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J Biol Chem. 1992 Dec 15;267(35):25438-43.

The Na-K-Cl cotransport protein of shark rectal gland. II. Regulation by direct phosphorylation.

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Department of Cellular and Molecular Physiology, Yale University School of Medicine, New Haven, Connecticut 06510.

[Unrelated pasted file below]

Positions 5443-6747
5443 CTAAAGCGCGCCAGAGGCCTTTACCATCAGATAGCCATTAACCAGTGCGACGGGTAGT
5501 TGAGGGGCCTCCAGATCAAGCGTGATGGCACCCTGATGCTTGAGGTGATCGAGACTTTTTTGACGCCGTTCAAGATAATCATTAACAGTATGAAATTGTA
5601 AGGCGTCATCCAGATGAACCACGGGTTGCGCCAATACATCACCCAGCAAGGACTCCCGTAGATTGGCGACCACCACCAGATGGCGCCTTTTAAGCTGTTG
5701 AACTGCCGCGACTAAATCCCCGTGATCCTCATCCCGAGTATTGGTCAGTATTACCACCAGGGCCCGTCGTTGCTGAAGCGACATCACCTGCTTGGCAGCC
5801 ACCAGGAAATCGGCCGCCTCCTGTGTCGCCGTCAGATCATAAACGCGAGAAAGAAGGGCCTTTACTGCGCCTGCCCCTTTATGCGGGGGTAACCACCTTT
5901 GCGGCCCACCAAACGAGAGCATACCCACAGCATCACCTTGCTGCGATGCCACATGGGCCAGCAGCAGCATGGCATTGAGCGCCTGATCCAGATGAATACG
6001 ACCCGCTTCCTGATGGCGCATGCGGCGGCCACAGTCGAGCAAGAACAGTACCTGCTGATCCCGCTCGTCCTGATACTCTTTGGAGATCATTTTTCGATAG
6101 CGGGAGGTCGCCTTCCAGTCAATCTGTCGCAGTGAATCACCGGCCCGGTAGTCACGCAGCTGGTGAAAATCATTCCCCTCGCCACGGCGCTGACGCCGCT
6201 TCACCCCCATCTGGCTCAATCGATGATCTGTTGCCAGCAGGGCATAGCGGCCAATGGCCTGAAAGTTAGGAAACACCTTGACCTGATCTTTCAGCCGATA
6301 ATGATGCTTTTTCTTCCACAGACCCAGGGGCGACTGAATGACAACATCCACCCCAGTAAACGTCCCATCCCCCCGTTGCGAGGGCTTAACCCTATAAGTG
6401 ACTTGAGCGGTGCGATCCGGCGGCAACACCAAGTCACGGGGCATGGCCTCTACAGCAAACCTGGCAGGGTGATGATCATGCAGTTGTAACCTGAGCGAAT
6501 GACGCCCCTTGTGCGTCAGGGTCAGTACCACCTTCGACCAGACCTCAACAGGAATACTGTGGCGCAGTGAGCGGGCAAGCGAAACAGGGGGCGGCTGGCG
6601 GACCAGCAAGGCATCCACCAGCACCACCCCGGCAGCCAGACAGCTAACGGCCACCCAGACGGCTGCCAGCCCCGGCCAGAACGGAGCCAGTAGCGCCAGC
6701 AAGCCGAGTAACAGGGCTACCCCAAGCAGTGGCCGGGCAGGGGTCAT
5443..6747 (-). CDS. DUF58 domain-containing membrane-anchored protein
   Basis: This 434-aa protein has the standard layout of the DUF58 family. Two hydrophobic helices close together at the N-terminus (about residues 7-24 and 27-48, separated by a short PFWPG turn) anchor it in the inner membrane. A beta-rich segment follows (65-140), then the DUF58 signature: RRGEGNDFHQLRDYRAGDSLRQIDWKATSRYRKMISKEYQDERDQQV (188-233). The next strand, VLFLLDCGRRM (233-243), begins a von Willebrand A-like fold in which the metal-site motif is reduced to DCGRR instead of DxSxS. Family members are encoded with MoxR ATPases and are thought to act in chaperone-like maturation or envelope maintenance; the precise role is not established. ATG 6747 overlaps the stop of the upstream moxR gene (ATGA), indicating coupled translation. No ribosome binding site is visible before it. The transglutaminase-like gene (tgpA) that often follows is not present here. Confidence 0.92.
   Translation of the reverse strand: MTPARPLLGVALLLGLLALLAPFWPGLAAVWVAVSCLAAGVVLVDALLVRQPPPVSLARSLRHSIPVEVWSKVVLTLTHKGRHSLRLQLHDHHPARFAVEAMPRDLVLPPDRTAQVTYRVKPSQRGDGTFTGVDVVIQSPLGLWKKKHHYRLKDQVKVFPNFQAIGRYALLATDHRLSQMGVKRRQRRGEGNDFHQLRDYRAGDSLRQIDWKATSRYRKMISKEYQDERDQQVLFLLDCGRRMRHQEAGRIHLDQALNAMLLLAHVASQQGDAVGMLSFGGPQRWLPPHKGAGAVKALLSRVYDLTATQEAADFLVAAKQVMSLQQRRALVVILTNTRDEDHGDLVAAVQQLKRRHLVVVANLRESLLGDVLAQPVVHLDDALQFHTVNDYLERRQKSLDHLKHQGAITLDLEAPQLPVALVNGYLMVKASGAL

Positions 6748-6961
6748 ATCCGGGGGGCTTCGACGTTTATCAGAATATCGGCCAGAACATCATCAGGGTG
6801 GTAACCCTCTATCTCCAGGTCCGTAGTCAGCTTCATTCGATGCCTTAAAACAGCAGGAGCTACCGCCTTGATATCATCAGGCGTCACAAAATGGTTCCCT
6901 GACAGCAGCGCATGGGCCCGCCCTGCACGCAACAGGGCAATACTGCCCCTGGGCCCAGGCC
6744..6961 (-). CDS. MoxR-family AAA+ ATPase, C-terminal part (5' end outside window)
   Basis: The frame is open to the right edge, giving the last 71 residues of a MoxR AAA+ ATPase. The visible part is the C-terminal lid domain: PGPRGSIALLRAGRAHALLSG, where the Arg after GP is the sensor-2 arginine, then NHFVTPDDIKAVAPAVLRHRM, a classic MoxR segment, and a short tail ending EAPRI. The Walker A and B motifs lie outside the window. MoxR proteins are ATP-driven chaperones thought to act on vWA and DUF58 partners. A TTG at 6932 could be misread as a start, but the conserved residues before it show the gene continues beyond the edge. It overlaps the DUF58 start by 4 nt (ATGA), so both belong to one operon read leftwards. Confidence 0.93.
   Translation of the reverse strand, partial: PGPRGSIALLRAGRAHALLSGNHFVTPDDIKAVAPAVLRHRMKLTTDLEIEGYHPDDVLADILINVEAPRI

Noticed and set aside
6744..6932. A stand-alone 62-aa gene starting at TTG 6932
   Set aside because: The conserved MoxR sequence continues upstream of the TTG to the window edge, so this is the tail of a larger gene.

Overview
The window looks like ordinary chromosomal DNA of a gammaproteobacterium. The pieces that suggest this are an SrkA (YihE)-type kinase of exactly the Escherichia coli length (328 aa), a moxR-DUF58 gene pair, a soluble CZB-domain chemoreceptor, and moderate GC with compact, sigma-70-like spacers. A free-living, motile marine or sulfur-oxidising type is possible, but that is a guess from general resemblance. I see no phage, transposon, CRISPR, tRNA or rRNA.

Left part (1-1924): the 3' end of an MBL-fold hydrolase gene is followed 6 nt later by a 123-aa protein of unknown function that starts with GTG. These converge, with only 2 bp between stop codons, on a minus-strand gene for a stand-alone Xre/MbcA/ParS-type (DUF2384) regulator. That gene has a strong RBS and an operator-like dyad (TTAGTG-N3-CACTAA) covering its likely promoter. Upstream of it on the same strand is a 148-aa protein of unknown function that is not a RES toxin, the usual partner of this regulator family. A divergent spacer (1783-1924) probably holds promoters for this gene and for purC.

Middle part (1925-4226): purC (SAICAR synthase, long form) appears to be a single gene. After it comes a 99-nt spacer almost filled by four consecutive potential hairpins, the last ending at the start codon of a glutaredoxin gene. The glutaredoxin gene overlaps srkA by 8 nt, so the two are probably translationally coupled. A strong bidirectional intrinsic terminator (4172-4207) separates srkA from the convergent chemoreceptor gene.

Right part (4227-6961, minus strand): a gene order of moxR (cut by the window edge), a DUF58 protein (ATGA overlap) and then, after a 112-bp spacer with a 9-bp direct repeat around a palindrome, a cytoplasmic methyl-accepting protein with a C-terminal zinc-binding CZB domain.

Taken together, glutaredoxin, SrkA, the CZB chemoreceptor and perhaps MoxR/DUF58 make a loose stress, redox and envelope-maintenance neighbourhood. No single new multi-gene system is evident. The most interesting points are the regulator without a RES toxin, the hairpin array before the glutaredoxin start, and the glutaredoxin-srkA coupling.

We determined the relationship between the activation state and phosphorylation state of the Na-K-Cl cotransport protein in tubules isolated from the shark rectal gland, a prototypic chloride-secreting epithelium. In response to cAMP-dependent secretagogues (e.g. vasoactive intestinal peptide, adenosine, and forskolin) or osmotically induced changes in cell volume, the activation state of the cotransport protein (assessed from measurements of loop diuretic binding) increased 5-10 fold. The response was temporally associated with a comparable increase (3-9 fold) in cotransport protein phosphorylation. Graded changes in cotransporter activation evoked proportional changes in cotransporter phosphorylation. Under the conditions of our experiments, the 195-kDa cotransporter was the only membrane protein whose phosphorylation state increased conspicuously in response to both cAMP and cell shrinkage. Both stimuli promoted phosphorylation of the cotransport protein at serine and threonine residues. One of the cAMP-sensitive phosphoacceptors was found within a segment of the cotransport protein comprised of a sequence (Phe-Gly-His-Asn-Thr*-Ile-Asp-Ala-Val-Pro) that corresponds to a segment of the Na-K-Cl cotransport protein predicted by cDNA analysis, where the phosphoacceptor (Thr*) is threonine 189. Incubation of rectal gland tubules with K-252a or H-8, structurally different protein kinase inhibitors, rendered the cotransporter insensitive to both cAMP and cell shrinkage. We conclude that the rectal gland Na-K-Cl cotransport protein is regulated by direct reversible phosphorylation at serine and threonine sites.

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